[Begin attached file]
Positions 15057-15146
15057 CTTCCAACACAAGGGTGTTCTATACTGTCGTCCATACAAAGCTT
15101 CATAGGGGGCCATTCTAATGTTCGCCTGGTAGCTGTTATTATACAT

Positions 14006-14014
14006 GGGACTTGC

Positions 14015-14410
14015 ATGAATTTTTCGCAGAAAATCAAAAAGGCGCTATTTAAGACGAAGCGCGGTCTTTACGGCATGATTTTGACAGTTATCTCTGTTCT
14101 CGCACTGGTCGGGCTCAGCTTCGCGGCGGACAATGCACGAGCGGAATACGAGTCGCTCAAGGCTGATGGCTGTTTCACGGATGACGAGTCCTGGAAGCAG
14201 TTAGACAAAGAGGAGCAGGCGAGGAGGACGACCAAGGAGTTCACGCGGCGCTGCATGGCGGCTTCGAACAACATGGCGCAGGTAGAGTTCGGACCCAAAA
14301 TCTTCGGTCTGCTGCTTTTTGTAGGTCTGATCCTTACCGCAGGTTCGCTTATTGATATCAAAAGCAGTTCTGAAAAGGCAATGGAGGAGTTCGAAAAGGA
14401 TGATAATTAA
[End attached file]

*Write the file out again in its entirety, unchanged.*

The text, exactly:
Positions 15057-15146
15057 CTTCCAACACAAGGGTGTTCTATACTGTCGTCCATACAAAGCTT
15101 CATAGGGGGCCATTCTAATGTTCGCCTGGTAGCTGTTATTATACAT

Positions 14006-14014
14006 GGGACTTGC

Positions 14015-14410
14015 ATGAATTTTTCGCAGAAAATCAAAAAGGCGCTATTTAAGACGAAGCGCGGTCTTTACGGCATGATTTTGACAGTTATCTCTGTTCT
14101 CGCACTGGTCGGGCTCAGCTTCGCGGCGGACAATGCACGAGCGGAATACGAGTCGCTCAAGGCTGATGGCTGTTTCACGGATGACGAGTCCTGGAAGCAG
14201 TTAGACAAAGAGGAGCAGGCGAGGAGGACGACCAAGGAGTTCACGCGGCGCTGCATGGCGGCTTCGAACAACATGGCGCAGGTAGAGTTCGGACCCAAAA
14301 TCTTCGGTCTGCTGCTTTTTGTAGGTCTGATCCTTACCGCAGGTTCGCTTATTGATATCAAAAGCAGTTCTGAAAAGGCAATGGAGGAGTTCGAAAAGGA
14401 TGATAATTAA